Nigeria’s approach to achieving its commitments also aligns very well with its topical energy issues — gas flaring (it is responsible for 10 percent of gas flaring in the world), standards for electric generators (which are ubiquitous in the country) and climate smart agriculture (up to 70 percent of Nigerians are involved in agriculture in some way).

The carefulness with which the Nigerian government researched and planned before ratification demonstrates its newfound commitment to the use of data to inform decisions on its climate goals and commitments. Given that data-driven decision making is not historical or even cultural in Nigeria, this process is especially commendable and shows real commitment to the agreement.

2. Nigeria is set to release Africa’s first green bonds in 2017
According to the World Bank, implementing low-carbon solutions in Nigeria will cost about $142 billion, but will provide a benefit of about $304 billion. To help fund low-carbon projects, Nigeria is issuing sub-Saharan Africa’s first Sovereign Green Bonds in 2017. The green bonds will be used to raise additional capital to fund “low emission” energy projects and facilitate implementation of the INDCs.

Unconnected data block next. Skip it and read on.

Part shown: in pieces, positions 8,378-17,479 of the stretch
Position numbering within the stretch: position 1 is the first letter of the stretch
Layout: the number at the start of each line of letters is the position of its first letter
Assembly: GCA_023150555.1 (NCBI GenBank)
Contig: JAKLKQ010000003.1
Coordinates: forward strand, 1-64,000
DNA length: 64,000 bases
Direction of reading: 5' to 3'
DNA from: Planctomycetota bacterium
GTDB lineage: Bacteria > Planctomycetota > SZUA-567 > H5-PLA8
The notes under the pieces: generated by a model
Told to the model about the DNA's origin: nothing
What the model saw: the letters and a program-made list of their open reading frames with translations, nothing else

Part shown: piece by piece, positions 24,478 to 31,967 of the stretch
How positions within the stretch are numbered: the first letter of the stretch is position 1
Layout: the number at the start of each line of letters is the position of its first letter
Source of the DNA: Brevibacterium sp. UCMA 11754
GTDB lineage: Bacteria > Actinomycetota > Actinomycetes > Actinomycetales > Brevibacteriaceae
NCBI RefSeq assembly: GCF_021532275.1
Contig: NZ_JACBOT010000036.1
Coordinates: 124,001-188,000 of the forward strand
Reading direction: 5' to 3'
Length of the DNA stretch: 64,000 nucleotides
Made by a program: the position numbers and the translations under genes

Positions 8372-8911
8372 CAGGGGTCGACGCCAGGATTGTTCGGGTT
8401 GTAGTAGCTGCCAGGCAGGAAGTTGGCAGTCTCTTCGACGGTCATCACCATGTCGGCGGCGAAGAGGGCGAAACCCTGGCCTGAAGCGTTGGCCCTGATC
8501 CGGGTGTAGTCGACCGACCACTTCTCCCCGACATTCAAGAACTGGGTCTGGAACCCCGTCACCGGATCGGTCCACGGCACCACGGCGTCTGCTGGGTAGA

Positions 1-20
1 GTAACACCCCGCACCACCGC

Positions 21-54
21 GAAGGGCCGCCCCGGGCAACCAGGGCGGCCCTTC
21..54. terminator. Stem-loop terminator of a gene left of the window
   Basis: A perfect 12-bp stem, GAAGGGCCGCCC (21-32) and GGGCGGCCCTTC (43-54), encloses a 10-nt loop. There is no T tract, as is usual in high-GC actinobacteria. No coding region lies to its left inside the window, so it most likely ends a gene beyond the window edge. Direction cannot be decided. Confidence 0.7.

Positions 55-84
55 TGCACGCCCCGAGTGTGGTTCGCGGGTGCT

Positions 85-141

The Ministry of Environment has championed the bonds in collaboration with the Nigerian Stock Exchange. They, and other parties including the World Bank, the Climate Bonds Initiative and other private and public sector stakeholders, have formed the Nigeria Advisory Council on Green Bonds to launch the instrument. A Green Bond Capital Markets and Investors Conference was held in March to officially announce the $63 million bonds, expected to be issued in April.

With strong government commitment, unprecedented private sector support, growing public awareness and increasing investments in renewable energy, Nigeria is an economy to watch.